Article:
“Not By Sight” by Kate Breslin

Not-By-Sight Cover Wealthy young suffragette Grace Mabry is determined to do her part for Great Britain, not only to help her nation win World War I, but also to end the fighting so her twin brother can return from the front lines.

To this end, she slips into a prestigious costume ball and hands a white feather of cowardice to Jack Benningham – well-known conscientious objector and profligate nobleman.

Unknown to her (and his family), Jack is secretly a spy-catcher for the British government, using his reputation as a devil-may-care pleasure-seeker to root out traitors to his country.

This gripping premise unwound into a TOTALLY different book than I was expecting. But once I got over my initial shock, I reconciled myself to this story as worth reading. Continue reading

“Pride and Prejudice” by Jane Austen

 It might seem that to pen a review of literary titaness Jane Austen’s best-known (and possibly best-loved) novel would be presumptuous.

Nevertheless, I shall proceed to gild the lily and explain why, when I finally crossed its threshold several years ago, I found it worthy of every adulation ever laid at its door. Continue reading

“She But Sleepeth” by Rachel Heffington

Peles Castle, Romania — courtesy of Gabi Jguma/Wikipedia

Sleeping Beauty is a set designer working for Hollywood. A Romanian gypsy casts spells of time-travel and death. An estranged royal couple mourn the loss of their only child. And the hunky love interest exhibits self-sacrificial love.

Yet, for whatever confluence of cosmic misdemeanors, all the raging richness of this story potential totally fizzled when it hit the dour surface of my consciousness. Continue reading

“Death Be Not Proud” by Suzannah Rowntree

 Ruby Black is a cabaret singer with a lifestyle of cigarettes, hard applejack, and jazz, who pinches pennies from her day job as maid while dreaming of the big time in the opera.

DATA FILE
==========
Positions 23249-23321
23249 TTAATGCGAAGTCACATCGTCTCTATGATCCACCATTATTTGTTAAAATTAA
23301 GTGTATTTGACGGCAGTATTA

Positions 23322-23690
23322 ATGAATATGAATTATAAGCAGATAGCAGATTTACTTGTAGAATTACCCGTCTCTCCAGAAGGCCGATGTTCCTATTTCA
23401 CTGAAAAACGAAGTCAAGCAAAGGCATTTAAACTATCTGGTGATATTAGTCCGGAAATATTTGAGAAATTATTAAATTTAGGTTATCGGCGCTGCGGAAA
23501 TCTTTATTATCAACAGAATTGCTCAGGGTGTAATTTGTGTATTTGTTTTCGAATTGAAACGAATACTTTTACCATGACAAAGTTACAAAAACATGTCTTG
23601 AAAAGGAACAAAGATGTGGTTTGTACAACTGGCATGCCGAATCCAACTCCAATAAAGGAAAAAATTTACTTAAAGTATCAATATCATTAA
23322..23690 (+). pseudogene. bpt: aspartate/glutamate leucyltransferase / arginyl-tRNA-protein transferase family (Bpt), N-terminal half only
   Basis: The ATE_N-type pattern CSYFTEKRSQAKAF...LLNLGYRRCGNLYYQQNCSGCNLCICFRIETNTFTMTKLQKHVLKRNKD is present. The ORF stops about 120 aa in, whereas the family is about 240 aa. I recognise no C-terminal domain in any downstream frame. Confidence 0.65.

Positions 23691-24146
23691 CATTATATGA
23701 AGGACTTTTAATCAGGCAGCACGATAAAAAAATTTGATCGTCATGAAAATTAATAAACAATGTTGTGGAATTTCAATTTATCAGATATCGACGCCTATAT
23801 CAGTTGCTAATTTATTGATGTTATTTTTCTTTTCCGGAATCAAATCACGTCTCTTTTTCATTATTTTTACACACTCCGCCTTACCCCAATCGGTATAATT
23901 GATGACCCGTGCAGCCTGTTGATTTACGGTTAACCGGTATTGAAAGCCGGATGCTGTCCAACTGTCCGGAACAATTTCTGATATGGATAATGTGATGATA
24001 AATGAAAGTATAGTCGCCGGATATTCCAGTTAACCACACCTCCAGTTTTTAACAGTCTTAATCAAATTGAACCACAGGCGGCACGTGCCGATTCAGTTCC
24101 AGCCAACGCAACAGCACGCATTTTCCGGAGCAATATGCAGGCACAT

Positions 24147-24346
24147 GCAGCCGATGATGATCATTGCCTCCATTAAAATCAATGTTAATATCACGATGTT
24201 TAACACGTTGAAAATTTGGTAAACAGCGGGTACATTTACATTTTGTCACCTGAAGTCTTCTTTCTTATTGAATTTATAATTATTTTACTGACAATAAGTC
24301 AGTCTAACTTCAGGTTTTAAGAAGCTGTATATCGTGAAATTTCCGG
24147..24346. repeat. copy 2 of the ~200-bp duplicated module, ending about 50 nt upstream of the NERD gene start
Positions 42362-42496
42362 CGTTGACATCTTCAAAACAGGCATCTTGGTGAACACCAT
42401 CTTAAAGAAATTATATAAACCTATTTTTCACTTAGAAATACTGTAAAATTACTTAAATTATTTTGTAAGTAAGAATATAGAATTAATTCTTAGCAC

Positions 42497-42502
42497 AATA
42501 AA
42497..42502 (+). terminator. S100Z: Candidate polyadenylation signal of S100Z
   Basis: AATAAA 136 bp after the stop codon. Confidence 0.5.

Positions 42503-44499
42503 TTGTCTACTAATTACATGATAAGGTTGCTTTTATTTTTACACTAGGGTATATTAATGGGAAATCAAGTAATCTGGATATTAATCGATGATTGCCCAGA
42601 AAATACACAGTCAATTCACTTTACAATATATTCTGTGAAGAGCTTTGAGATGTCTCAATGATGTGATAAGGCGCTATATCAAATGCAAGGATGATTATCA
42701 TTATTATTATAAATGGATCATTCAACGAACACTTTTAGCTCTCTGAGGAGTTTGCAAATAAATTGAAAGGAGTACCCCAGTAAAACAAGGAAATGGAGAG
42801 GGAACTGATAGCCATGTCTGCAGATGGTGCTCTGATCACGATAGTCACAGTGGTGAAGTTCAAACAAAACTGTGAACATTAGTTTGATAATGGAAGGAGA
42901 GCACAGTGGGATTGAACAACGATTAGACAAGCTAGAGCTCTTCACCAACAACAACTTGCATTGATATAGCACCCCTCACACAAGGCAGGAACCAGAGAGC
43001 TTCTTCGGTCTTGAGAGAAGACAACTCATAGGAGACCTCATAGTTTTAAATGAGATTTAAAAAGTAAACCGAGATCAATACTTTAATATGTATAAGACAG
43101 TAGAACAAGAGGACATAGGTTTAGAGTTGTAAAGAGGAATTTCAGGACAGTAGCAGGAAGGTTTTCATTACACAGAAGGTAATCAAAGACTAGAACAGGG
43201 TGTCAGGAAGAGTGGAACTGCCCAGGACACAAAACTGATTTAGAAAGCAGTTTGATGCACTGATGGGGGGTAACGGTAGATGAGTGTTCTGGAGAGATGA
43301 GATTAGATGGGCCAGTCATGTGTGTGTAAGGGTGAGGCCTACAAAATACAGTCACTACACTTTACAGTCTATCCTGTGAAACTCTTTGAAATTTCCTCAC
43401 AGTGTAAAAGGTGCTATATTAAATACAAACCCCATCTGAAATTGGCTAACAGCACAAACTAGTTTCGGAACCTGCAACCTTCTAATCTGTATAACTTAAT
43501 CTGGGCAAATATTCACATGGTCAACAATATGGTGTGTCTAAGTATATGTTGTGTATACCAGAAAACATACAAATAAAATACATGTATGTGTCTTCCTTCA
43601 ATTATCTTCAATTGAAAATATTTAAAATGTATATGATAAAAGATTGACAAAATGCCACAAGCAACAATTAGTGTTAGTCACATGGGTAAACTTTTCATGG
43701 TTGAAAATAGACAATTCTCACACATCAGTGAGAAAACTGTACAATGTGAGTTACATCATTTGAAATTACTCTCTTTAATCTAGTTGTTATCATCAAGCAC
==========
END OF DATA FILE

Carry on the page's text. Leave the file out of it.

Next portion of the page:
When she’s confronted with a two-year old murder mystery in the person of the victim’s determined fiancé, she gets involved in the dark tale against her better judgement.

This fairytale retelling is perfect for mystery lovers, as chilling suspense combines with a rich writing style. Continue reading

Top “Ten” Romances

Ten Eleven Romance Hits and Near-Misses!

The Top Ten Tuesday topic for today is “All About Romance Tropes/Types.” I’m not a huge fan of romance for its own sake, but I do have some favorite fictional couples and almost-couples:

1. “The Big Show” — Dragnet

In this episode of Dragnet, a military officer’s wife doesn’t see him for two years, and in her loneliness has a baby out of wedlock. To avoid hurting her husband, she decides to secretly give up the baby. It might not sound very profound explained like that, but the profound part is when her husband returns to the country, he not only forgives her, but takes the baby as his own. Now, that’s the kind of romance I can get behind! Continue reading

“Operation Zulu” by Ronie Kendig

51mp1f2omsl When the book opens with someone getting gunned down in the street clutching a laptop, you figure it’s going to be good. Operation Zulu Redemption focuses on a team of female Special Forces soldiers who have gone into hiding after a mission accidentally took the lives of twenty-two innocent bystanders. Living new civilian lives, they hide from the past and from whoever was responsible for sending them in – until someone starts killing them.

Continue reading